I've cleared 200 baby pines from my terraces. There are between pinky-sized and wrist-sized. I can either pile and burn them or...
The lady at the nursery said a word that sounded like she was clearing her throat. She translated it to cow horns. Which didn't help me at all. But she said, yes, chop into 2' sections, pile up, and add other stuff as I can. It will take a while, but it will compost.
OK, first, if she wasn't yanking my chain about the throat-clearing cow horns word, I can do this. I'd rather compost -- and I have an area and I am patient. But I really don't have other things to add to the pile. Grass clippings stay on the yard. In the fall, pIne needles and fallen leaves are used as mulch on flower beds. There aren't any scraps because I have dogs. I don't drink coffee because I can't stand the smell/taste of it...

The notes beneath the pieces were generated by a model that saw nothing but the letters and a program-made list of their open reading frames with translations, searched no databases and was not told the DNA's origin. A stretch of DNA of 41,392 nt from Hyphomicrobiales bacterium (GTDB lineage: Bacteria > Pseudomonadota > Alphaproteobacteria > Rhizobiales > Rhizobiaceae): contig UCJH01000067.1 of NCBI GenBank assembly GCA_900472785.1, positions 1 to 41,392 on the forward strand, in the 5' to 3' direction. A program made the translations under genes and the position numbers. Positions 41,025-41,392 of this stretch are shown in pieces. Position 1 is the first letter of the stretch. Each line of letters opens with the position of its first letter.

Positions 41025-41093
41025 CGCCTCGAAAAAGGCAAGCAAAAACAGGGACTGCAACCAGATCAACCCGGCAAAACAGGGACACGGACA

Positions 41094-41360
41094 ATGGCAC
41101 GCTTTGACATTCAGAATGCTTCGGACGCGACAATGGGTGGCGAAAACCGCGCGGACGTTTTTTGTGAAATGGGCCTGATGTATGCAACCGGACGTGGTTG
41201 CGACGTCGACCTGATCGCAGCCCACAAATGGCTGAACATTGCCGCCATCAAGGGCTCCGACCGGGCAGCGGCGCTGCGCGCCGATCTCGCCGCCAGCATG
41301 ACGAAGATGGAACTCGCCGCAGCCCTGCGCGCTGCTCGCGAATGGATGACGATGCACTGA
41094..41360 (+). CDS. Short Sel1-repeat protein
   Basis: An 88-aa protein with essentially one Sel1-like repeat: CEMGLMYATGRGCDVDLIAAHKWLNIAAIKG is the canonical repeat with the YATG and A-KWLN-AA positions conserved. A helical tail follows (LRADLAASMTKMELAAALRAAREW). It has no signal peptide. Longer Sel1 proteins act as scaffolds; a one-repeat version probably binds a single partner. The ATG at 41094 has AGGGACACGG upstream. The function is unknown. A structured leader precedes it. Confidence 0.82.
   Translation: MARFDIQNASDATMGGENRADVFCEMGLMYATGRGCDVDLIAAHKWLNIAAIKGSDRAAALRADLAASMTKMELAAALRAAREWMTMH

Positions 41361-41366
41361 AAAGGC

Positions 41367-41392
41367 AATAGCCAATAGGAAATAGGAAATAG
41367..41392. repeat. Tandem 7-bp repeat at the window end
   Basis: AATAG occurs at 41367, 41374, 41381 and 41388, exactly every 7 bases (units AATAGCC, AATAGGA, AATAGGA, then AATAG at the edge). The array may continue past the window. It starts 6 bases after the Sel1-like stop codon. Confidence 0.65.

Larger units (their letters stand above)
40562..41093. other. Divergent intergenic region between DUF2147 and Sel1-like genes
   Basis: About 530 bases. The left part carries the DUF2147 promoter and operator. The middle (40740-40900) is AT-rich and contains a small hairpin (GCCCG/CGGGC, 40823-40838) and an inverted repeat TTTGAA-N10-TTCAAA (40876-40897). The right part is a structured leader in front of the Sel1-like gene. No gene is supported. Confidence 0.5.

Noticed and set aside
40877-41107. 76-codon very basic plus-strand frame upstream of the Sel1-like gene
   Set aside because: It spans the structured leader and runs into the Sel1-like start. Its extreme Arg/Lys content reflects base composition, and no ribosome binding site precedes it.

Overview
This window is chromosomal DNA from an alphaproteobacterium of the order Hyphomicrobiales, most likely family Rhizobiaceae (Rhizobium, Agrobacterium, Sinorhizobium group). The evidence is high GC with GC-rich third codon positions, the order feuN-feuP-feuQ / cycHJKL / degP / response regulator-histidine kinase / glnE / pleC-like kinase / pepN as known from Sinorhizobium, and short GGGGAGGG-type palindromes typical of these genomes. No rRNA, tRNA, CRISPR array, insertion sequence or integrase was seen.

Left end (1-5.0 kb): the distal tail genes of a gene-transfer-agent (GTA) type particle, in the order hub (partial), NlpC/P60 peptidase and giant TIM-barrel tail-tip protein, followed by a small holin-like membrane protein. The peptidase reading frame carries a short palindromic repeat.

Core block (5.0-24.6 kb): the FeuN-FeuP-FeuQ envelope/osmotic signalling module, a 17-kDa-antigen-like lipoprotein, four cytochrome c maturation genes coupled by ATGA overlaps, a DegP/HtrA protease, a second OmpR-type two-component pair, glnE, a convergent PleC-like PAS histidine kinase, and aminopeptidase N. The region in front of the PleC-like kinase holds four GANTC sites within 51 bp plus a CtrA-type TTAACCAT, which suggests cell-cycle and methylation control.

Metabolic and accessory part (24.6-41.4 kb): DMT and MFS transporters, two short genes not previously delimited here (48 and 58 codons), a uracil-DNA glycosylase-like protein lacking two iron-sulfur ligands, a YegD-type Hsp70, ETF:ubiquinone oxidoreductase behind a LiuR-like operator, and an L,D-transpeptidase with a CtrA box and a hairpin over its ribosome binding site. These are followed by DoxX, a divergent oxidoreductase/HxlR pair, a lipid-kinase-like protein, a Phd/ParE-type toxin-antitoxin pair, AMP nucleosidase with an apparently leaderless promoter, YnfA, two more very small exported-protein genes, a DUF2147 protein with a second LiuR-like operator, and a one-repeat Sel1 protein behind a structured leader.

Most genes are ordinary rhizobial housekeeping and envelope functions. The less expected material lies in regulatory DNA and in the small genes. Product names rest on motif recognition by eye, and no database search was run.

Can pine scraps and nothing but pine scraps ever make something useful?
Maybe "hugelcultur"? Burying piles of wood and letting it rot slowly underground, where it acts like a sponge, holding a lot of water? That method assumes that you will pile greens and some sopil over top the woodpile, and grow on top of the hill.
I would have though that lots of wood underground would cause a nitrogen deficiet as it deocmposed. Maybe leaving the wood in big chunks isntead of chips helps that, or burying it deep helps keep the nitrogen deficiet away from roots.
I think it must help speed up the rotting process if you add SOME greens.
Minnesippi - My heart breaks for the folks of Duluth. But these are 5-20' pine trees and already chopped down. When the tonadoes devasted northern Alabama/Georgia and parts of Tennessee last year, the most desperately needed things were water and diapers. I'll look into making a donation.
Rick - to add greens, I'd have to buy them, and it would be more practical to just buy compost at that point... so I guess I wonder what I could do with a bunch of pine tree ASHES?